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UK-Africa trade is tiny plaster for Brexit wounds

The longer-term shift to “trade not aid” will have to be dramatic if it is to compensate for the setback of severing close ties with the European Union.

During a three-day trip to Africa, UK prime minister Theresa May visited Cape Town to meet with South African President Cyril Ramaphosa. Picture: Bertram Malgas

LONDON – Add Africa to the locations Theresa May is hoping will help shore up Britain’s post-Brexit future. The prime minister on Tuesday promised to tweak her government’s generous aid budget to open doors for UK companies on the continent of a billion people.

The longer-term shift to “trade not aid” will have to be dramatic if it is to compensate for the setback of severing close ties with the European Union.

There are strong reasons for Britain to promote African development. As May noted in a speech in Cape Town, a more prosperous continent is less likely to breed international jihadists or economic migrants eager to sneak into Europe. The economic rationale, however, looks more suspect.

Total trade with Nigeria, South Africa and Kenya – the stops on May’s three-country trip – amounted to £13.1 billion in 2016, according to UK government figures. That’s less than 2.5% of the £554 billion in goods and services that Britain exchanged with the European Union in the same year. In other words, if UK trade with the bloc drops by 2% after it departs, commerce with the three countries – which include Africa’s two largest economies – would have to almost double to make up the difference.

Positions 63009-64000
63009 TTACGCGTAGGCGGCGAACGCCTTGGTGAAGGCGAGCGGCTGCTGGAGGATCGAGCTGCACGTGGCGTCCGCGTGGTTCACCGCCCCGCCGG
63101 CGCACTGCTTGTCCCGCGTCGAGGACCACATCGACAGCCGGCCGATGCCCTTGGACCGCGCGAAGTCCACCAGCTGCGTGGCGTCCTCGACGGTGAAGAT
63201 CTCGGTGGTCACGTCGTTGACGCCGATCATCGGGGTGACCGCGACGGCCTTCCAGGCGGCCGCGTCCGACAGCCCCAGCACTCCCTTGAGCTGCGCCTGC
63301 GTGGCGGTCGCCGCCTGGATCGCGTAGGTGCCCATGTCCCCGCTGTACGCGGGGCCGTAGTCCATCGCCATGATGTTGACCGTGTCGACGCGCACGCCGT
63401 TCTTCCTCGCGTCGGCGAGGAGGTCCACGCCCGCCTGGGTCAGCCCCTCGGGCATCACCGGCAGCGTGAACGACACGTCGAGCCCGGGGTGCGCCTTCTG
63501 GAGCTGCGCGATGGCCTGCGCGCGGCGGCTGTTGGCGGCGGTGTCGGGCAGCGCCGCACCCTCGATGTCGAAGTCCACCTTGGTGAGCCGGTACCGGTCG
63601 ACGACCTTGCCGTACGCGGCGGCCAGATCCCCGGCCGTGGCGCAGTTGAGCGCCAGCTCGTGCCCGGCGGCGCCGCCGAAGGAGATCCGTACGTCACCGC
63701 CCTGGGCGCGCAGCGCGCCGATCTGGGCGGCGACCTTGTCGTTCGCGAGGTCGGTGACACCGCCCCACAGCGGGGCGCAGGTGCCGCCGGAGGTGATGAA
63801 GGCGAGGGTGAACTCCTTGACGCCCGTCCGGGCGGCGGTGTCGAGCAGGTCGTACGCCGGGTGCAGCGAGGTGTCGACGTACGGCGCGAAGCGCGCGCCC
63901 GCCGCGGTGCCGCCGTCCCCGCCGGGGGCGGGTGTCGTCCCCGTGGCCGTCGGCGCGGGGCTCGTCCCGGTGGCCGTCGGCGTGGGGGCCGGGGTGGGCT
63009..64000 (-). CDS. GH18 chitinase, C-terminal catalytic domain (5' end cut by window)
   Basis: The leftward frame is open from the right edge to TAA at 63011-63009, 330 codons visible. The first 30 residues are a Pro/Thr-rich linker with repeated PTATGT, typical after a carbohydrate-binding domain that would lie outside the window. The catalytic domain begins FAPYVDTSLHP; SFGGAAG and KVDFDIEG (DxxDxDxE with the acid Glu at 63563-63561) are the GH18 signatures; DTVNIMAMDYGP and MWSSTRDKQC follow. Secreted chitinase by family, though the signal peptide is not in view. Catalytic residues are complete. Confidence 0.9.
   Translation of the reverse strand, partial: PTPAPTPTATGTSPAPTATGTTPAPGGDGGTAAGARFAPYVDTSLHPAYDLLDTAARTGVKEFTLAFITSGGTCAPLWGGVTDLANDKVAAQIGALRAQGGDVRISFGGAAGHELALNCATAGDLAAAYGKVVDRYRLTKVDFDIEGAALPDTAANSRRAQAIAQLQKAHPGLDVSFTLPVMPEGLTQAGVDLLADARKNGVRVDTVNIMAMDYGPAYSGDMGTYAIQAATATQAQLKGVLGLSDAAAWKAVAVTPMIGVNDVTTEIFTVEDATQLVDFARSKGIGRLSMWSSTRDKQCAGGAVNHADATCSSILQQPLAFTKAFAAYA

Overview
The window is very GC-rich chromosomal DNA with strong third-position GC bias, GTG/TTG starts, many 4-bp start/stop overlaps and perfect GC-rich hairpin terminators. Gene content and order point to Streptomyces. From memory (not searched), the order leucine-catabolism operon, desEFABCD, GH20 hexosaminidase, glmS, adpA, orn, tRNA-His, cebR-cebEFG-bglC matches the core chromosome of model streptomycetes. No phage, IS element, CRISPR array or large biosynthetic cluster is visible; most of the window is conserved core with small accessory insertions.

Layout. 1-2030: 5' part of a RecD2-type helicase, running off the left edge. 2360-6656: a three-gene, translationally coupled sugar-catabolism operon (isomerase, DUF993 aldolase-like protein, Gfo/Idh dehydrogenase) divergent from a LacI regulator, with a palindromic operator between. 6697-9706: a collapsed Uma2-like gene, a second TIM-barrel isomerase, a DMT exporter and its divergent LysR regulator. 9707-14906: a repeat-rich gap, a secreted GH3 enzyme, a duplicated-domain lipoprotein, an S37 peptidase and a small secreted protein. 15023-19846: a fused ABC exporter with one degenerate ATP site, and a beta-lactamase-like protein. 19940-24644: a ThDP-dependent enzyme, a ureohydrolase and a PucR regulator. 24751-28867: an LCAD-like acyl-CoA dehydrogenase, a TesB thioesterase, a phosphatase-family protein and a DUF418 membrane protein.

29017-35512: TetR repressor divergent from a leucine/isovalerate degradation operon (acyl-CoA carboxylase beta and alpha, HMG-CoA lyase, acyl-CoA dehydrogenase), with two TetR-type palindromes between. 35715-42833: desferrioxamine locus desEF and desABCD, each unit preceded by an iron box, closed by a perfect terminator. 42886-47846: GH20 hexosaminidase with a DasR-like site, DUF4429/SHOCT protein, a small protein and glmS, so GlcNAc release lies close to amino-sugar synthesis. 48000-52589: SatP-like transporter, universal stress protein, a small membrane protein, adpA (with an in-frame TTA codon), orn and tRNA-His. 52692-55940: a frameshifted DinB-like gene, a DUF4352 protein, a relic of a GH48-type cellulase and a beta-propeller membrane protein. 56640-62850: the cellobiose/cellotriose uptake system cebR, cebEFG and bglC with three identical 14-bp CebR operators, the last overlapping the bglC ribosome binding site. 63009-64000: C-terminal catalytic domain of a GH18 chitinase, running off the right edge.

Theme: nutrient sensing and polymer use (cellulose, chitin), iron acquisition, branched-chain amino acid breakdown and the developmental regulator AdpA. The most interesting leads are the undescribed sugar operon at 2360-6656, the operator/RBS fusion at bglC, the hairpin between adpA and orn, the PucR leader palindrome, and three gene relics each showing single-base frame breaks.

At the moment any pickup looks a stretch. Over the last decade, the value of UK-Africa trade has grown at around 1% a year – a trend that is likely to continue given the subdued economic trajectories in South Africa and Nigeria. Besides, the EU already has a trade deal with South Africa, suggesting limited scope for any dramatic gains.

Nor can Britain rely on a fountain of goodwill from its former colonial outposts, especially when compared with the diplomatic and commercial clout of China, far and away Africa’s biggest trading partner. Nigeria’s Muhammadu Buhari, a former military dictator who is running for re-election next year, has been reluctant to join a pan-African free trade deal on the grounds of protecting domestic industry.

In contrast to Chinese President Xi Jinping, a regular visitor, May is the first British leader to venture south of the Sahara in five years. While greater UK-Africa trade would be welcome, it’s a tiny plaster for Britain’s Brexit wounds.